Waynes is taking a big step up from a responsibility standpoint this season after Darqueze Dennard's departure and seems ready for the challenge. The Michigan State secondary was on point in an easy opening win against Jacksonville State, with Waynes' side of the field basically being put on lockdown. The 6'1", 185-pound corner has a solid combination of size and speed, two traits sorely lacking in the Detroit back half.


23. San Francisco 49ers - Mario Edwards (DE, Florida State)

With Colin Kaepernick's cap number due to significantly rise next season, the 49ers are going to be making difficult roster decisions come next spring. The depth once afforded by having a quarterback on a dirt-cheap contract will be gone, leaving holes in need of filling at key spots.

Edwards might be in line to replace one of San Francisco's defensive ends, both of whom have questions about their future. Justin Smith turns 35 later this month and has openly spoken about retirement. (He's under contract through the 2015 season, so the likelier scenario is Smith retiring then. Still.)

The 49ers are also left with a difficult decision regarding Ray McDonald, who was arrested Sunday and charged with felony domestic abuse, per Lindsay H. Jones of USA Today. The legal proceedings will have to play out, but McDonald may be subject to a six-game suspension under the NFL's new policy on domestic violence.

No matter, Edwards is a solid fit at a position where San Francisco has question marks going into the future. 


24. Indianapolis Colts - Cameron Erving (OT, Florida State)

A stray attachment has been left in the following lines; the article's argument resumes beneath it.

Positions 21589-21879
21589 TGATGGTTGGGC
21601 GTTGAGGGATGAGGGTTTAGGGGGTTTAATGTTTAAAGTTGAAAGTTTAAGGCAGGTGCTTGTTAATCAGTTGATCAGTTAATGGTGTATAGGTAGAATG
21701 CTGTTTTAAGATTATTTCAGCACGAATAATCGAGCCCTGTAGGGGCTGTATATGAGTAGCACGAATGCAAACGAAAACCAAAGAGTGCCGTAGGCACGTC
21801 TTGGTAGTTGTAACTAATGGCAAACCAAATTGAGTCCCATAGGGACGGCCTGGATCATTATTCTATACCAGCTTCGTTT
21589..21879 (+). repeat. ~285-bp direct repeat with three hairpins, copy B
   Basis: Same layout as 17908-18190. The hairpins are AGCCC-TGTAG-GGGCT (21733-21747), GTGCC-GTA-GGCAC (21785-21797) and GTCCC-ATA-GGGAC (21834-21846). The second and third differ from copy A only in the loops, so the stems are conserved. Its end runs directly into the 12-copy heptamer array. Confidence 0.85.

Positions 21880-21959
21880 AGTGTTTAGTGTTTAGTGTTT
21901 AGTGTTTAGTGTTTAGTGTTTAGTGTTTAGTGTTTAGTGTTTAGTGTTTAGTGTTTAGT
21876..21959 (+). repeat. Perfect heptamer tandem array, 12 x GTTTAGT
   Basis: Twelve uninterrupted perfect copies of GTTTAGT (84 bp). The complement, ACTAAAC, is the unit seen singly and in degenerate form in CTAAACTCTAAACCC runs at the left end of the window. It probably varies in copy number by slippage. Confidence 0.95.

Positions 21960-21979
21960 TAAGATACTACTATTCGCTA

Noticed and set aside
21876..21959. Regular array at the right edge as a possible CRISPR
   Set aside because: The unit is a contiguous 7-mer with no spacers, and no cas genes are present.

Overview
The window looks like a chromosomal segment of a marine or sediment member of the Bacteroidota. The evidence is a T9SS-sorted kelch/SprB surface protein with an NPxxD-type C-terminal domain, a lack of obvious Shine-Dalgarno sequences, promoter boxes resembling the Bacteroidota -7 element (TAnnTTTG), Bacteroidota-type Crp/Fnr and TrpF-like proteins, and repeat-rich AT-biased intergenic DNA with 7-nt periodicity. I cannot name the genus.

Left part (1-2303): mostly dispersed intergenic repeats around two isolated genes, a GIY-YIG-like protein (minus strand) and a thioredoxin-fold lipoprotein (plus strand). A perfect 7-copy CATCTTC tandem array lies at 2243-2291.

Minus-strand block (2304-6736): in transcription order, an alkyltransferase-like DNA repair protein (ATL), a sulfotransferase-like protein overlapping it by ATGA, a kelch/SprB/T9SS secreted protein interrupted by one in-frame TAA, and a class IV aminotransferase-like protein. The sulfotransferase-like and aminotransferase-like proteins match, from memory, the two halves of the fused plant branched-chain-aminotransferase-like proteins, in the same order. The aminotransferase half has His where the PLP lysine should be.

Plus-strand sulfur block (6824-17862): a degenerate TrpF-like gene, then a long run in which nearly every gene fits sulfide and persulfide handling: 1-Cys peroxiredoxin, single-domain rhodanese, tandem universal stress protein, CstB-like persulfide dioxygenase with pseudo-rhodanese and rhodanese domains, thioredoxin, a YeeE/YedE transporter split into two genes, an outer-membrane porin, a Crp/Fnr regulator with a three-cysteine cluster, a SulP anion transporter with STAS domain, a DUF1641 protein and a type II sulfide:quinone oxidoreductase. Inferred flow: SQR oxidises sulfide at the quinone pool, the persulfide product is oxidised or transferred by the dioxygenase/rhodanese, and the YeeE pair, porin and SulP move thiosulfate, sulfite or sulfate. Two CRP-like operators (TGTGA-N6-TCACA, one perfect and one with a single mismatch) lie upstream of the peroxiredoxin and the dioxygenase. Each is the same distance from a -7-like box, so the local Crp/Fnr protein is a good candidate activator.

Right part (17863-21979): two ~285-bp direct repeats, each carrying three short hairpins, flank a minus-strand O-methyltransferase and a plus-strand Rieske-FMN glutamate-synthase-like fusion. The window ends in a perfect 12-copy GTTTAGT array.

Andrew Luck would probably appreciate a little protection at some point. Luck has spent his first two seasons being hit more often than any other quarterback in football and doesn't have much reason to feel encouraged coming into 2014. Left tackle Anthony Castonzo has been a pretty dreadful pass-blocker for his entire career, and right tackle Gosder Cherilus didn't do much to shore up the line last season either.

Erving is more of a project than you'd like for a first-round pick, but he has all the physical tools to be the solid two-way tackle Luck desperately needs. He's a big, mauling presence at 6'6" and 308 pounds while maintaining enough quickness to handle most edge-rushers.

NFL teams will need to see more from Erving in 2014 to justify using a first-round pick on him, but he has that potential.


25. Baltimore Ravens - Melvin Gordon (RB, Wisconsin)

Could we really have two running backs taken in the first round? It's definitely within the realm of possibility. Gordon entered his junior season considered a better NFL prospect than Gurley by some and certainly did not disappoint.

The Wisconsin star ran for 140 yards and a touchdown on 16 carries against a stout LSU front seven in Saturday's 28-24 loss. The only thing that could stop Gordon was apparently Badgers coach Gary Andersen, who curiously went away from his best player in the second half. Leading 17-7 at the half, Gordon watched on silently as he stayed on the bench despite being healthy.

Depending on how their season goes, the Ravens may choose to move on from Ray Rice next offseason. Given the struggles of Bernard Pierce in an increased role a year ago, Gordon is a potentially interesting fit for a team that should return to the postseason in 2014.


26. Cincinnati Bengals - Noah Spence (DE/OLB, Ohio State)

The Bengals have issues on both of their lines and would be able to check off the primary pass-rusher need by taking Spence. The Ohio State product doesn't possess elite size and may be better off as an outside linebacker in a 3-4 set, but he's an athletic freak who would at the very least add some versatility to the front seven.


27. Philadelphia Eagles - Dorial Green-Beckham (WR, Oklahoma)

Call it a hunch. Call it Chip Kelly being willing to take a risk on a top-five talent where others are gun-shy. Call it me just having more faith in Kelly to turn Green-Beckham's career around and unlock the kid's considerable potential.